Navigating the landscape: Understanding the Czech energy market

The Czech Republic boasts a diverse energy market that plays a crucial role in powering industry. From traditional sources to cutting-edge renewables, the country’s energy sector is undergoing significant transformations, driven by technological advancements, regulatory reforms, and sustainability imperatives.

At the core of the Czech energy market lies a diverse mix of energy sources. Historically reliant on coal (40%) and nuclear power (30%), the country has been gradually diversifying its energy portfolio in recent years. Today, coal remains a significant contributor to the energy grid, accounting for a substantial portion of electricity generation however the Czech Republic has committed to phase out coal power by 2033. Increasing attention is being directed towards renewable energy sources (targeting 22% by 2030), including wind, solar, biomass, and other sources like nuclear (up to 4 new builds in existing facilities), waste to energy, natural gas. This shift reflects a broader global trend towards decarbonization and sustainability, with the Czech Republic committed to reducing its carbon footprint and embracing cleaner forms of energy production.


In line with its commitment to sustainable development, the Czech Republic has implemented various initiatives to promote renewable energy adoption. Subsidies, feed-in tariffs, and investment incentives have incentivized the deployment of renewable energy projects across the country.

The Czech energy market operates within a robust regulatory framework aimed at ensuring stability, competition, and sustainability. The Energy Regulatory Office (ERO) oversees the sector, enforcing regulations, granting licenses, and promoting fair market practices. Key legislation, such as the Energy Act and Renewable Energy Sources Act, provides a legal framework for energy production, distribution, and consumption. Furthermore, the country’s integration into the European Union’s energy market facilitates cross-border trade and cooperation, enhancing energy security and efficiency.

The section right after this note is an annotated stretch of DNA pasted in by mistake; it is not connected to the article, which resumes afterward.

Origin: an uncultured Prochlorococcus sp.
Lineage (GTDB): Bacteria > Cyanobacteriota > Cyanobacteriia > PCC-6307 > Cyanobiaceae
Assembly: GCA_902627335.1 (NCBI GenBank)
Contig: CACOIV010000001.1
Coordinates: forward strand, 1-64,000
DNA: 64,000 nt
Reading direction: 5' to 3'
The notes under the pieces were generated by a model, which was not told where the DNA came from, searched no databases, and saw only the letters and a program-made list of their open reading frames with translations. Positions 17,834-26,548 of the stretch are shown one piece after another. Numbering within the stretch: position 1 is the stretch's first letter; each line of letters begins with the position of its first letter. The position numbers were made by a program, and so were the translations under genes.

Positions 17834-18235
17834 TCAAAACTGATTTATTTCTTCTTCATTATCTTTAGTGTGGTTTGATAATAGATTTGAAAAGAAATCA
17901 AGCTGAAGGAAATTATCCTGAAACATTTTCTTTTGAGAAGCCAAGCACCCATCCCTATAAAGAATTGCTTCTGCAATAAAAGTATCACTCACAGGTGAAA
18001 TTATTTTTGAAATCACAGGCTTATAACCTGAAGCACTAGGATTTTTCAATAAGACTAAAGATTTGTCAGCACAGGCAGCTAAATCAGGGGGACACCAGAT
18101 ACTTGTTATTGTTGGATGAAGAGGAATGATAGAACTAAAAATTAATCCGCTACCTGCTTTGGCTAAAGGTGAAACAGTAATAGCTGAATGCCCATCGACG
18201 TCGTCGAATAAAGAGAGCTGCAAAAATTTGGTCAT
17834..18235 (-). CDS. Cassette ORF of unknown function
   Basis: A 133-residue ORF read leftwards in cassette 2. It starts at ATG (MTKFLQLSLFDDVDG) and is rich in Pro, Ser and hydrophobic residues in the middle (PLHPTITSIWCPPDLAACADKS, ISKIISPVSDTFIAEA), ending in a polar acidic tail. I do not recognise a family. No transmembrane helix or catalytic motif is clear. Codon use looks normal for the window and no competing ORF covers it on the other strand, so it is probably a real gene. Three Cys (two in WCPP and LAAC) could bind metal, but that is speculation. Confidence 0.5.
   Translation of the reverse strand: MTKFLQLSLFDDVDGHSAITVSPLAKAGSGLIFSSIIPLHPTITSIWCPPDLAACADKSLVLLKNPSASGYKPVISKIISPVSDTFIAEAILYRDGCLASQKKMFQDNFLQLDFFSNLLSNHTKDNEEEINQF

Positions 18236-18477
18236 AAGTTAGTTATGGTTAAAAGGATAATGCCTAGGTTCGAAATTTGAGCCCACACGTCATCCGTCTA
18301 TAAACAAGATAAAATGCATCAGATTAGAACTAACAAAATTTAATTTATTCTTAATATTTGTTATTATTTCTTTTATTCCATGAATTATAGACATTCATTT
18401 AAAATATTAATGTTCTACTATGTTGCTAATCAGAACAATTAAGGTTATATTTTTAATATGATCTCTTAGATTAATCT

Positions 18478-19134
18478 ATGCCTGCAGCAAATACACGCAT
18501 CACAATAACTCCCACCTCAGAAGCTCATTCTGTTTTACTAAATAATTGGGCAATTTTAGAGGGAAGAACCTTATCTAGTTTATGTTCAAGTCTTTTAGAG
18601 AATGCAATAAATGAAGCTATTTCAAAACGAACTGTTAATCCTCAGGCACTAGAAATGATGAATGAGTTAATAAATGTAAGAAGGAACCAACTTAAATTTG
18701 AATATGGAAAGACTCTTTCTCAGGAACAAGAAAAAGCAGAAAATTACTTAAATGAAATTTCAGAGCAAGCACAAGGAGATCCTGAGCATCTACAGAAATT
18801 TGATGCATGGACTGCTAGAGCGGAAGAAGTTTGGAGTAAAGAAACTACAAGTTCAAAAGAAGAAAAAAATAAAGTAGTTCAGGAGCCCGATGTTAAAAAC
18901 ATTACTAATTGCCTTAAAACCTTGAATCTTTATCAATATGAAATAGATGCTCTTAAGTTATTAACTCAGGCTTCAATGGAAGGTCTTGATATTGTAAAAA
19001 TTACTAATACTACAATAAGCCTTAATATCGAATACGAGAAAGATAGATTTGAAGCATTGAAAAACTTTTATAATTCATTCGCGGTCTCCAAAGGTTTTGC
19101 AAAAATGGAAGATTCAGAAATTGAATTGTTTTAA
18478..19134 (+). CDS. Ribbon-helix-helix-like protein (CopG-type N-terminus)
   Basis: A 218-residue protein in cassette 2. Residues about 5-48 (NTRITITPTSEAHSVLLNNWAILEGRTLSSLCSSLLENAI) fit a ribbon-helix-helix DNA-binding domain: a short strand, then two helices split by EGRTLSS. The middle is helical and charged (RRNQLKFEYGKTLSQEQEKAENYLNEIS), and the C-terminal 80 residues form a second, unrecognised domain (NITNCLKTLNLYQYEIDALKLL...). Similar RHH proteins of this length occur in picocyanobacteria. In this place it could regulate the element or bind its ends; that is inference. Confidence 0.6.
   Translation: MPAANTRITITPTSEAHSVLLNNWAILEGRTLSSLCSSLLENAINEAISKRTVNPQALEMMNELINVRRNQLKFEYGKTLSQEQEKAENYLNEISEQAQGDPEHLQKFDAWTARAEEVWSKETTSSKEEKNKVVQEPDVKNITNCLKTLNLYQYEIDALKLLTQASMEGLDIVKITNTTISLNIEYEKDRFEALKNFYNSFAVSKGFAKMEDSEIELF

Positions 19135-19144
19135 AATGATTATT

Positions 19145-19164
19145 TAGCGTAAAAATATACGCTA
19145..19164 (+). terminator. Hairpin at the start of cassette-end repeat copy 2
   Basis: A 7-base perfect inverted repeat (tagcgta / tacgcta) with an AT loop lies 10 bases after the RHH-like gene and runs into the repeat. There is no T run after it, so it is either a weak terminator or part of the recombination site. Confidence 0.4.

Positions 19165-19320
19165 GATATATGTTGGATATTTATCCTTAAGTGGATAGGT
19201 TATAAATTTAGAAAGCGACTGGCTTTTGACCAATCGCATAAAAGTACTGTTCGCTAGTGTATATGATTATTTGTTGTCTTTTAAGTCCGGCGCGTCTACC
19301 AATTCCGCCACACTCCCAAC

Several prominent players shape the landscape of the Czech energy market. Large utility companies like ČEZ, EPH, Sev.en Energy, Sokolovská uhelná dominate the traditional energy sector, operating coal-fired power plants and nuclear facilities (Dukovany, Temelín). However, a growing number of independent energy producers, renewable energy developers, and technology startups are disrupting the market, introducing innovative solutions and business models. Despite progress, the Czech energy market faces numerous challenges. Aging infrastructure, dependence on fossil fuels, and geopolitical uncertainties pose risks to energy security and affordability. Furthermore, balancing the integration of intermittent renewables into the grid presents technical and operational challenges. Looking ahead, the Czech energy market is poised for further evolution and transformation. Continued investments in renewables, coupled with advancements in energy storage and grid modernization (up to €30 billion), will drive the transition towards a cleaner, more sustainable energy future. 

Martin Dittrich
Business Development Director Czech Republic
Bilfinger Tebodin